Do you feel like you're more masculine or feminine in your core... like beyond the conditioned habits and behaviors and instead in who you actually are at your core?
 

ithacasnowman

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@Will_V that was a very useful response; thanks for taking the time to write it.

I've been using this graphic to explore masculine vs feminine traits:

The stuff on under Feminine Energy (minus wounded feminine) -- that stuff is me. @Vision it's at my core. I also find it extraordinarily attractive in other people. The stuff on the right is mostly interesting to me but doesn't excite me as much.

But what you wrote about parts that have been abandoned or neglected -- I took some time to question why I don't like those parts and I think it may be that those were left unexplored because of my estranged relationship with my father. I found those unattractive in him, and in other men, and maybe I need to understand and accept that bias.

I don't know though -- maybe I'm not giving myself enough credit for having those masculine traits. I took cold water showers for 400 days straight. And I work out. But those didn't really do much. I enjoy leading on the dance floor; it evokes playfulness + drive, and I've started to partner dance regularly.

Do you have recommendations on how I can explore/activate my masculinity?

This stuff makes me nervous. I feel like I only just found my authentic self, but now I'm learning it's undeveloped. It's making me feel inadequate and terrified about losing my authentic self again.
 

Will_V

Space Monkey
space monkey
Joined
Jan 24, 2021
Messages
157
@Will_V that was a very useful response; thanks for taking the time to write it.

I've been using this graphic to explore masculine vs feminine traits:

The stuff on under Feminine Energy (minus wounded feminine) -- that stuff is me. @Vision it's at my core. I also find it extraordinarily attractive in other people. The stuff on the right is mostly interesting to me but doesn't excite me as much.

But what you wrote about parts that have been abandoned or neglected -- I took some time to question why I don't like those parts and I think it may be that those were left unexplored because of my estranged relationship with my father. I found those unattractive in him, and in other men, and maybe I need to understand and accept that bias.

I don't know though -- maybe I'm not giving myself enough credit for having those masculine traits. I took cold water showers for 400 days straight. And I work out. But those didn't really do much. I enjoy leading on the dance floor; it evokes playfulness + drive, and I've started to partner dance regularly.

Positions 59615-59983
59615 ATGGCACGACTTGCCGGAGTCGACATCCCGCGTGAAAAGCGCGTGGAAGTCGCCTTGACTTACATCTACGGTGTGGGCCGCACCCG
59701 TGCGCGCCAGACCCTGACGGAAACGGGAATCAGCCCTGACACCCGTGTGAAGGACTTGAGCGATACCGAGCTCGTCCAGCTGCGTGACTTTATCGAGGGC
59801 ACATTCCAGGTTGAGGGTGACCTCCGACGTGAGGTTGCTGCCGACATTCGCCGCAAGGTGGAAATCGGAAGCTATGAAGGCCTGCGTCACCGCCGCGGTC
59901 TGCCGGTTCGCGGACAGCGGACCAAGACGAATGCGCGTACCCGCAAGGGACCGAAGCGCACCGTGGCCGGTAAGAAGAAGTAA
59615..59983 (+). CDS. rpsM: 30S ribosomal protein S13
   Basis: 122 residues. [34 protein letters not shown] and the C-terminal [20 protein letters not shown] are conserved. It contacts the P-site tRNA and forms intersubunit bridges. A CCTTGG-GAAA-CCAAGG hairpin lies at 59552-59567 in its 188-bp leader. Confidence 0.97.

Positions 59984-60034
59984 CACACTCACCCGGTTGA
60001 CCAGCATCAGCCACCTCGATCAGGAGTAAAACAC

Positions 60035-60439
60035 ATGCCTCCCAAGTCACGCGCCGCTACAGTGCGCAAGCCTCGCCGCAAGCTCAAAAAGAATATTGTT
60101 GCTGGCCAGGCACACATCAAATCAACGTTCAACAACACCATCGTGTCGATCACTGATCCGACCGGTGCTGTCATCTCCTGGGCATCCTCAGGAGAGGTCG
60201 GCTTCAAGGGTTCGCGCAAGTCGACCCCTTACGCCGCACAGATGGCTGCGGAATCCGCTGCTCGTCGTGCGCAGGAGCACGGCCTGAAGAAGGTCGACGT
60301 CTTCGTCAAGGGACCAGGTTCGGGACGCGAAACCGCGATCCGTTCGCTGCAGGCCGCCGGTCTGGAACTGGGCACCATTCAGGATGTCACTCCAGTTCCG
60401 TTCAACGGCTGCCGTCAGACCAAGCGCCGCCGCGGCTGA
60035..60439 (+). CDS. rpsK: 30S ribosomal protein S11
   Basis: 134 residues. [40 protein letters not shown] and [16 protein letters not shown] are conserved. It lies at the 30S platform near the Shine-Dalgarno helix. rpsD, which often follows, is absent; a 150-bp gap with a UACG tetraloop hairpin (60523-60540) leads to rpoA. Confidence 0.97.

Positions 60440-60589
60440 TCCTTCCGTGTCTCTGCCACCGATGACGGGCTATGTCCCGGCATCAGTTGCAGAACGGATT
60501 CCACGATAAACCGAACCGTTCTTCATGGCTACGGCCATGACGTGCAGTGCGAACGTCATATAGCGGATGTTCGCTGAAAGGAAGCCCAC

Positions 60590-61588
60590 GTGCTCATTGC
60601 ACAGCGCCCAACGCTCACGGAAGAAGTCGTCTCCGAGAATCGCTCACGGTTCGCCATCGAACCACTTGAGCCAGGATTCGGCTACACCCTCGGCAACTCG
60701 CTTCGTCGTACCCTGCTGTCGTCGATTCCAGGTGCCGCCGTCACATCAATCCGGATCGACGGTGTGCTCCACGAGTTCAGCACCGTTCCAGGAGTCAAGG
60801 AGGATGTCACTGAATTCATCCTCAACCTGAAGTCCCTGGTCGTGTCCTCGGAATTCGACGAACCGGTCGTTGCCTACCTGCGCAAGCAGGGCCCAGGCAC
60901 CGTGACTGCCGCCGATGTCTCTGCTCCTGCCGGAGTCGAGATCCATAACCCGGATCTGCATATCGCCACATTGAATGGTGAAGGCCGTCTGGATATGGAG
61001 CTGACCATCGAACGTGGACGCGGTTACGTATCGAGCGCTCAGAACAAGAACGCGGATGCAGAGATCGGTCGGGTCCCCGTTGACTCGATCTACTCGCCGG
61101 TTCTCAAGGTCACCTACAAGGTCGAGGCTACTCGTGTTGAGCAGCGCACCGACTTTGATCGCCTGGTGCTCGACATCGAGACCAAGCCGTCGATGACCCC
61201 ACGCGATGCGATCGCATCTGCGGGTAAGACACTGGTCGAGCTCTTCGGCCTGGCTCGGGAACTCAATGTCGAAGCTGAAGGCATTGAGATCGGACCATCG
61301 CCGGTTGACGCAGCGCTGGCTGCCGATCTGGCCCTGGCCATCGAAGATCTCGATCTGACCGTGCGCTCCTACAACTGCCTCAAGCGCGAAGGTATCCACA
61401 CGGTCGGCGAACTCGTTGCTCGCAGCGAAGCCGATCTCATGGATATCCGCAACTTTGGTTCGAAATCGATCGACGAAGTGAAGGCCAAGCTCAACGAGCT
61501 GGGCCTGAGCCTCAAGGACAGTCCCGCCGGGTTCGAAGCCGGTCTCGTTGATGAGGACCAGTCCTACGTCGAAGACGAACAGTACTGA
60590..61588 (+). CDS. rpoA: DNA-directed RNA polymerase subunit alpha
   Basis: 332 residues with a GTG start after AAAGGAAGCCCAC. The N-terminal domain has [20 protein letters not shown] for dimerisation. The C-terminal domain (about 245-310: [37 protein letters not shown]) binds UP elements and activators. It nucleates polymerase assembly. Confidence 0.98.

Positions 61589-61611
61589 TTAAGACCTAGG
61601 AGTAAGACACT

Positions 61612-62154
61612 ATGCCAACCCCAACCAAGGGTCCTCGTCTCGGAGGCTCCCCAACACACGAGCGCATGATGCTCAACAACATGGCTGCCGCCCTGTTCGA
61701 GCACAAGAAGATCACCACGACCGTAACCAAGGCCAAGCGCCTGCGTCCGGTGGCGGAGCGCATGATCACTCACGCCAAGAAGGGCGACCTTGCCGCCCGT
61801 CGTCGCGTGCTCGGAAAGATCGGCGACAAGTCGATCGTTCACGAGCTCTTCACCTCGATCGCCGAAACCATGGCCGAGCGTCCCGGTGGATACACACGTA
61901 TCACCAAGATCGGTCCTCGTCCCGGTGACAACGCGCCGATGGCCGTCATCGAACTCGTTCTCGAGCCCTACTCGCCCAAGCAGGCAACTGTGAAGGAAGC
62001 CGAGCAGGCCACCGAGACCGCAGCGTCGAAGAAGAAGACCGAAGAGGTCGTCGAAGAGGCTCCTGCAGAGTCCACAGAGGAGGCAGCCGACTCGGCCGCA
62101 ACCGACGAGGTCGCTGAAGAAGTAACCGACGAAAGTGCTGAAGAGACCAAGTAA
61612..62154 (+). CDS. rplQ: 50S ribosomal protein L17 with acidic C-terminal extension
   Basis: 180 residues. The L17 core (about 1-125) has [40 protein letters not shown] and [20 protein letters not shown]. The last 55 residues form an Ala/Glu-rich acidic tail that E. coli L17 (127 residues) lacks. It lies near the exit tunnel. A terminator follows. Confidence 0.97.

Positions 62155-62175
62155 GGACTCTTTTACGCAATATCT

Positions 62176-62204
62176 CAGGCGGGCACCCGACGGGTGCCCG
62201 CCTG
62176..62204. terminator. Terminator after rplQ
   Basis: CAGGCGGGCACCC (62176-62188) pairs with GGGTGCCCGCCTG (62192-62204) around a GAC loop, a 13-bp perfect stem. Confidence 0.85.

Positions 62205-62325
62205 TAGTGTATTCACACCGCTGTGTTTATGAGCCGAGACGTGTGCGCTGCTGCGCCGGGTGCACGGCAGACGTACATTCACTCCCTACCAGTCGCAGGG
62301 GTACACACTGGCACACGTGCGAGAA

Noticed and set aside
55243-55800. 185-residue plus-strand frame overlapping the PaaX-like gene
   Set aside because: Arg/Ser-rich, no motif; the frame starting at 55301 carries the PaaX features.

Do you have recommendations on how I can explore/activate my masculinity?

This stuff makes me nervous. I feel like I only just found my authentic self, but now I'm learning it's undeveloped. It's making me feel inadequate and terrified about losing my authentic self again.

The thing with those lists is that they represent the stronger association with either masculine or feminine, but they are not inherent to one or the other. A man who has a young son or daughter will express many of these 'feminine' qualities, and a woman who is managing a business with employees will express many of these 'masculine' qualities.

But at the end of the day, a man or a woman tends toward more of one type of personality or the other, because it is their nature. For example my ex gf had a quite dominant personality, she was great at presentations at work, and liked to be the one steering other people around and having them take their cue from her, but when she came home at night what she wanted was the exact opposite, to feel no responsibility and to surrender to overpowering, assertive masculine energy. She had a father who was quite submissive to her mother, and no doubt she developed her assertiveness to take on the mantle, so to speak, of her situation, quite against her natural playfulness and submissiveness.

It can work the other way around, if a man is too dominated by his father, he can begin to adopt opposite qualities to compensate for his father's perceived lack of emotionality and tenderness. I have seen a particularly strong example of this first-hand as well, and if this man is not self-reflective and able to perceive himself, it can make him adrift and overwhelmed in his relationships with both men and women.

That's why I have a pretty strong belief that a man's proper relationship with his father is less personal and more symbolic compared to his mother, and that it is natural that he should distance himself somewhat from his father when he is still growing up, and carve his own path with his father merely as a guide, one who had both good and bad qualities. And then as he reaches middle age he can come to love him the way a man loves a teacher who taught him useful things, or the place where he grew up, without getting overwhelmed by it.

But in the end, if a man is fully developed, he becomes his own entity, his own judge, throwing one idea out and accepting another on merit without reacting to other people's whims.

So all I can say to you is don't get too hung up on analysis and diagnostics at this point. Allow yourself to move through the world honestly, calmly, and with a keen eye for the truth, and you will see how everything works and you will know when it's time to work on a particular part of yourself.

I have a saying to myself that I repeat whenever I am uncomfortable with something: "Truth first, reconciliation later". And then I allow myself to feel it, and I observe it without judgement, and it reveals itself as good or bad as time goes on. In this way I have developed parts of myself that are popularly associated with both masculinity and femininity, and let go of needy, destructive or overly emotional tendencies that were planted there merely by my past reactivity to someone or something else.